Friday 9 December 2016

Nato vows to support Turkey against 'terrible acts of terror'

Analyst says success of Kurdish fighters in Syria has forced change in Ankara's policy on Isil

Ben Farmer in London

Published 29/07/2015 | 02:30

A Syrian man cries as he sits on the rubble of a house after a reported attack by Syrian government forces in the northern Syrian city of Aleppo. Photo: Getty Images
A Syrian man cries as he sits on the rubble of a house after a reported attack by Syrian government forces in the northern Syrian city of Aleppo. Photo: Getty Images

Nato stands in "strong solidarity" with Turkey against "terrible acts of terror", the alliance leader has said at a rare emergency meeting to discuss the country's fight against Isil.

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Terrorism poses a threat to the entire alliance, he said, as representatives met to hear about Ankara's dramatic escalation of its military action along its southern border with Syria.

Turkey's decision to join direct strikes on Isil targets after months of reluctance, join with America to carve out a buffer zone inside Syria, and open up air bases to US jets could dramatically change the course of the conflict against Isil militants, commanders believe.

But Ankara has also complicated the US-led fight against Isil by apparently attacking Kurdish militants who until now have been America and Britain's most effective battlefield allies.

An Isil-suicide bombing in Suruc last week left 32 people dead and another attack on Turkish forces killed a soldier.

The Kurdistan Workers' Party (PKK), the outlawed Kurdish separatist party, has taken responsibility for killing three Turkish policemen.

Jens Stoltenberg, Nato Secretary General, said: "All allies stand in solidarity with Turkey. We strongly condemn the terrorist attacks.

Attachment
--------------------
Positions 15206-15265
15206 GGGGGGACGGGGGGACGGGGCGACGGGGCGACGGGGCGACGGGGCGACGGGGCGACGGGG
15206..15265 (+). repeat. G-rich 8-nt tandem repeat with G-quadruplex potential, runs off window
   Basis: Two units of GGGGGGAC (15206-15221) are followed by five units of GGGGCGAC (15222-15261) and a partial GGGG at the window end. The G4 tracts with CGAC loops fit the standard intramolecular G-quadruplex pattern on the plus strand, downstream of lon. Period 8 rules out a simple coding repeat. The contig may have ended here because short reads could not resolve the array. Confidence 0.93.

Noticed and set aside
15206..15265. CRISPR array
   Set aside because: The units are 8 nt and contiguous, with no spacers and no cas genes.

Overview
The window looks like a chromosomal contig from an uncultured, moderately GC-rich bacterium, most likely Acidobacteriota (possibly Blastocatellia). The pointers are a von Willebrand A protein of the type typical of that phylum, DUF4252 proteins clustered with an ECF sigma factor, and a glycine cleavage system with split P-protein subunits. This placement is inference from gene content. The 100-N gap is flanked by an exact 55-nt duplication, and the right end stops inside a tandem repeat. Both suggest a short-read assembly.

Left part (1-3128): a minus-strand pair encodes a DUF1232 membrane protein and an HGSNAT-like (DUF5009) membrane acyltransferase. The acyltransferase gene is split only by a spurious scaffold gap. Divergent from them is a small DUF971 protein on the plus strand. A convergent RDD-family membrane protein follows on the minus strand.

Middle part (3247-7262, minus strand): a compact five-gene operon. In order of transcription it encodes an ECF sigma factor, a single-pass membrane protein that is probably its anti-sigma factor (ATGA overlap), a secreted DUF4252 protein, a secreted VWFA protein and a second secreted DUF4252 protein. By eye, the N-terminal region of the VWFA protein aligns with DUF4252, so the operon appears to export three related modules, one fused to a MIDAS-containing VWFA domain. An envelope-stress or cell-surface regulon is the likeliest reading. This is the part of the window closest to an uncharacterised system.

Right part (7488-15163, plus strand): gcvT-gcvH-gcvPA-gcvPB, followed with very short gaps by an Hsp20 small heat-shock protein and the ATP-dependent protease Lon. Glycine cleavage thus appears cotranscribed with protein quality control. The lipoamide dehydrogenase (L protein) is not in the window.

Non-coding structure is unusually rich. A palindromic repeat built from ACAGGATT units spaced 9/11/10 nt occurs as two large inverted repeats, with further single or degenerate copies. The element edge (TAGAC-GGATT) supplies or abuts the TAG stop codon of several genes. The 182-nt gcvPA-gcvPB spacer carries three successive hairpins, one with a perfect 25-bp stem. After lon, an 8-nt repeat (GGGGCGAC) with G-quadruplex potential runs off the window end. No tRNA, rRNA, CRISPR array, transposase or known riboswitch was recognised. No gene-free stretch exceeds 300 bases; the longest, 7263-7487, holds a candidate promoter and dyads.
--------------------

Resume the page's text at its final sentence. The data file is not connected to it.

"We express our condolences to the Turkish government and to the families of the victims in Suruc and other attacks against police and military officers.

"Terrorism poses a direct threat to the security of Nato countries and to international stability and prosperity."

Sources said the 45-minute meeting called under the alliance's article 4 had been largely symbolic and Turkey had not asked for direct military help.

Ege Seckin, Turkey analyst at IHS Country Risk, said Ankara had been forced to change its policy against Isil because of the success of Kurdish fighters in recent months.

Kurdish YPG militiamen closely aligned to the PKK had begun to force back Isil fighters and establish their own growing territory in the north of Syria.

The proposed 68-mile-long safe zone will close a main route for foreign fighters heading to join Isil, but it will also stop Kurdish fighters linking up their own corridor of territory along the border inside Syria, he said.

He said: "With the start of coalition air strikes against Iraq and Syria, we saw an expansion of Kurdish areas. Time was running out to halt the spread of a Kurdish area which would have cut off Turkey from its own allies in Syria."

Turkey says the territory will act as a haven for refugees who have fled fighting, but it is also likely to become a base for Turkish-backed Syrian moderate rebels and a staging post for their assault on Aleppo.

Last night Turkish president Recep Tayyip Erdogan said that it is impossible to continue the Kurdish peace process as he urged politicians' prosecution immunity to be stripped if they have links to "terrorist groups".

"It is not possible for us to continue the peace process with those who threaten our national unity and brotherhood," Mr Erdogan said.

The president defended Turkey's conduct, saying it had been "sincere" on the peace process but that it had been "exploited" by the Kurdish side.

"Those who exploit the people and the state's tolerance and patience will receive the answer they deserve as soon as possible. Any step back is out of the question. This is a process and this process will continue with the same determination," Mr Erdogan said.

Reacting to the attacks by Isil and the PKK, Turkey launched air strikes on Isil positions in Syria and Kurdish targets in Iraq.

Bulent Arinc, Turkey's deputy prime minister, also announced plans for a high-level security barrier along its 500-mile border with Syria last week.

Meanwhile, a pipeline carrying natural gas from Iran to Turkey in Turkey's eastern province of Agri was attacked, halting the flow, Taner Yildiz, the Turkish energy minister, and state gas company Botas said.

There was no immediate claim of responsibility, but the attack bore the hallmark of the PKK, which has struck the pipeline before.

"An explosion occurred as a result of sabotage about 15 km inside the Turkish border on the Turkey-Iran gas pipeline," Mr Yildiz said in a statement. (© Daily Telegraph, London)

Telegraph.co.uk

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